Received a nice email today from Steven Lees, a member of the CSA Concept Development Team at Microsoft, announcing that Microsoft has placed FeedSync under the Open Specifications Promise.  According to Lees from his email:

"As I think I mentioned at Mix n Mash, we’re very interested in having many independent implementations of FeedSync. The spec itself is under a Creative Commons license, and we’ve always said that we want people to have royalty-free use of the spec as well. Because I’ve heard some general questions from people about spec licensing, and because we’ve filed patents on technology innovations related to FeedSync, we wanted to make the royalty free message even more clear, so we’ve placed the FeedSync spec under the Microsoft Open Specification Promise."

Basically, the Open Specifications Promise is an even more open specification than Creative Commons.  From the page:

The Open Specification Promise is a simple and clear way to assure that the broadest audience of developers and customers working with commercial or open source software can implement specifications through a simplified method of sharing of technical assets, while recognizing the legitimacy of intellectual property.

Q: Why did Microsoft take this approach?

A: It was a simple, clear way, after looking at many different licensing approaches, to reassure a broad audience of developers and customers that the specification(s) could be used for free, easily, now and forever.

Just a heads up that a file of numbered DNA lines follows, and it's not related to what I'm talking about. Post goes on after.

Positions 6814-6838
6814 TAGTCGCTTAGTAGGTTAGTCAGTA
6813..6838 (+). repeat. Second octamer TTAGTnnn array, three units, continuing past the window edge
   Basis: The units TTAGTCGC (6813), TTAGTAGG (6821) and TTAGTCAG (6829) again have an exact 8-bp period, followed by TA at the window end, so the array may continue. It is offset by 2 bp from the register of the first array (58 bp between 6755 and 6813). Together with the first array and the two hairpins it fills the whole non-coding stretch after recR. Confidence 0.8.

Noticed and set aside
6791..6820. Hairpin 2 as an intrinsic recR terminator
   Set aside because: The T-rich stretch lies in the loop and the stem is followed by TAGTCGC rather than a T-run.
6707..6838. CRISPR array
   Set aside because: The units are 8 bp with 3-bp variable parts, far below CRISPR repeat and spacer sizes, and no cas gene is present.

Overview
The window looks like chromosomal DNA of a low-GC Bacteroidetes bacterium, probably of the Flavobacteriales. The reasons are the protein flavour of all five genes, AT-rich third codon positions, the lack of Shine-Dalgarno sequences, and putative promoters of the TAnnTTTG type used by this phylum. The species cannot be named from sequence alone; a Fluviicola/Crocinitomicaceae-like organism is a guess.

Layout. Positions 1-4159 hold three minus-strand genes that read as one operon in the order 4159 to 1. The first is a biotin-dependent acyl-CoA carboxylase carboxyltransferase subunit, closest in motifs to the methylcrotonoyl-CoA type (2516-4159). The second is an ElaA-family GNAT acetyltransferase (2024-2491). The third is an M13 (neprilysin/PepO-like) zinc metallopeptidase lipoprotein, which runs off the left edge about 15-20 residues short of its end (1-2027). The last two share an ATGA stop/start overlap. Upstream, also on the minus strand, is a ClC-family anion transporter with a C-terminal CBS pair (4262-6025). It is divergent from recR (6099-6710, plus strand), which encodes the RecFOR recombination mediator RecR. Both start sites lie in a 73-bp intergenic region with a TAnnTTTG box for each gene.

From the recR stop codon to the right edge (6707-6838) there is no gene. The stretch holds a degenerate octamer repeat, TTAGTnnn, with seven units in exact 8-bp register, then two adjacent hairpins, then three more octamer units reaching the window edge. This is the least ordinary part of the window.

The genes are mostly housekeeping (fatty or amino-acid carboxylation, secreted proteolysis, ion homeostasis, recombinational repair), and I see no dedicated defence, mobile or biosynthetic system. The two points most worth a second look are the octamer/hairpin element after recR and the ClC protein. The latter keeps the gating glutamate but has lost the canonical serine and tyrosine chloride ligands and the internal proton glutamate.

Q: How does the Open Specification Promise work? Do I have to do anything in order to get the benefit of this OSP?

A: No one needs to sign anything or even reference anything. Anyone is free to implement the specification(s), as they wish and do not need to make any mention of or reference to Microsoft. Anyone can use or implement these specification(s) with their technology, code, solution, etc. You must agree to the terms in order to benefit from the promise; however, you do not need to sign a license agreement, or otherwise communicate your agreement to Microsoft.

You can read more about FeedSync, and the Open Specifications Promise, at these locations:

FeedSync news blog

Steven Lees’ MSDN blog

FeedSync site

Open Specifications Promise Page at